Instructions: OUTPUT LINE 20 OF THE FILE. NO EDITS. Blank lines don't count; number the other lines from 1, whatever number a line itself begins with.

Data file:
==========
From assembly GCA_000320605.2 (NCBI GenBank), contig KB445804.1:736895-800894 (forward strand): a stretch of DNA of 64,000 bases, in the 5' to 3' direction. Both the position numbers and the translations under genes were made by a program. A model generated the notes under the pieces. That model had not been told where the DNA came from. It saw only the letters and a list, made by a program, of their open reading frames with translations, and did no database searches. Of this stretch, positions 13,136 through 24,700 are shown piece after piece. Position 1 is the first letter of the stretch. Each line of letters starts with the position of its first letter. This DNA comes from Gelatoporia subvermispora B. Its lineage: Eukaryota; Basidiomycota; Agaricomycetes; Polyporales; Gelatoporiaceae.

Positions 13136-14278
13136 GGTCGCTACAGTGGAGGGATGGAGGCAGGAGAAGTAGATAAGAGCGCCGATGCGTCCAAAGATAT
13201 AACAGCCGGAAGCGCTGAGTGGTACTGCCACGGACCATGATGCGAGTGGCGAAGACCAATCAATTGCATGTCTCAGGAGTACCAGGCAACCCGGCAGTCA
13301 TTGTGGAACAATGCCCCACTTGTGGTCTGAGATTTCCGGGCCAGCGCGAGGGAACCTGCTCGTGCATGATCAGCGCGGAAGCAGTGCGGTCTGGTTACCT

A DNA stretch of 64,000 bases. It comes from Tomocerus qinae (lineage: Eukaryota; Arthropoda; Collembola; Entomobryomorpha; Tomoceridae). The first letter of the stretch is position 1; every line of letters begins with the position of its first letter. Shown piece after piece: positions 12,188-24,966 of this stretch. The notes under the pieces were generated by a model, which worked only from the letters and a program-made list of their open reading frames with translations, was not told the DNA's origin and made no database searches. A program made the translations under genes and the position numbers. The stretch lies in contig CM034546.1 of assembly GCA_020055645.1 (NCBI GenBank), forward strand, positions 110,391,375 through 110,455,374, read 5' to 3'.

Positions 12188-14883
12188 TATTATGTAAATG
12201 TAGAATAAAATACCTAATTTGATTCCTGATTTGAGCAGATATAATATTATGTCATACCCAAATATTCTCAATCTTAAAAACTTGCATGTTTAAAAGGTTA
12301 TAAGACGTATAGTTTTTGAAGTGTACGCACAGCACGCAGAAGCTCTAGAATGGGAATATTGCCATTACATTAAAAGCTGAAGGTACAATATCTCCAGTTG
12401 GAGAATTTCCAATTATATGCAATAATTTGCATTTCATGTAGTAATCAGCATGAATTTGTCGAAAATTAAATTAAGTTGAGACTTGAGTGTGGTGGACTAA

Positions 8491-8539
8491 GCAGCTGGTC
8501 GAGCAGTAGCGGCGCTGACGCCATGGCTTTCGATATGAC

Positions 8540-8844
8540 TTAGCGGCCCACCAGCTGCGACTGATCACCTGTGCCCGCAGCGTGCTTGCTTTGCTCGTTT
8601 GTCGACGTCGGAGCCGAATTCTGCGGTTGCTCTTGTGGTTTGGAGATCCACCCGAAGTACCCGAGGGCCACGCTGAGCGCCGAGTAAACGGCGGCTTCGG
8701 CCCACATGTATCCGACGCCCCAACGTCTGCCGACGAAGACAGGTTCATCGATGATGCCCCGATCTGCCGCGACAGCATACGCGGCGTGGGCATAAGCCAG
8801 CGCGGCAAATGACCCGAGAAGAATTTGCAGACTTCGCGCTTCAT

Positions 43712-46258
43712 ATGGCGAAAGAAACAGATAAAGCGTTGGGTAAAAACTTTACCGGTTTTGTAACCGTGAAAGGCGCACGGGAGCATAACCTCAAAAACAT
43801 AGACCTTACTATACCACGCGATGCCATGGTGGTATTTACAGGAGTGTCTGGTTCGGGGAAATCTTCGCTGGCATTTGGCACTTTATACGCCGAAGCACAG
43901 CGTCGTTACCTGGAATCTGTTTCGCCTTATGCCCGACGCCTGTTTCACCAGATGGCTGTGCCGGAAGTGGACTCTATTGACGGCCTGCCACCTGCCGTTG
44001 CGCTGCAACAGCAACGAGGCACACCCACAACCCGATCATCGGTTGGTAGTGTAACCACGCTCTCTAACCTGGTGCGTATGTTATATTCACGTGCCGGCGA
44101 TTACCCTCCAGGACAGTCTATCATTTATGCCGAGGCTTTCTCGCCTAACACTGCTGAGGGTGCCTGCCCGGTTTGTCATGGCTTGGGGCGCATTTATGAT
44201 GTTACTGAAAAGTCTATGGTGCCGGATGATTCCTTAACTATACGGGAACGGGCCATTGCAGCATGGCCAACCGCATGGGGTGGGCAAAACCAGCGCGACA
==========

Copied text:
Positions 43712-46258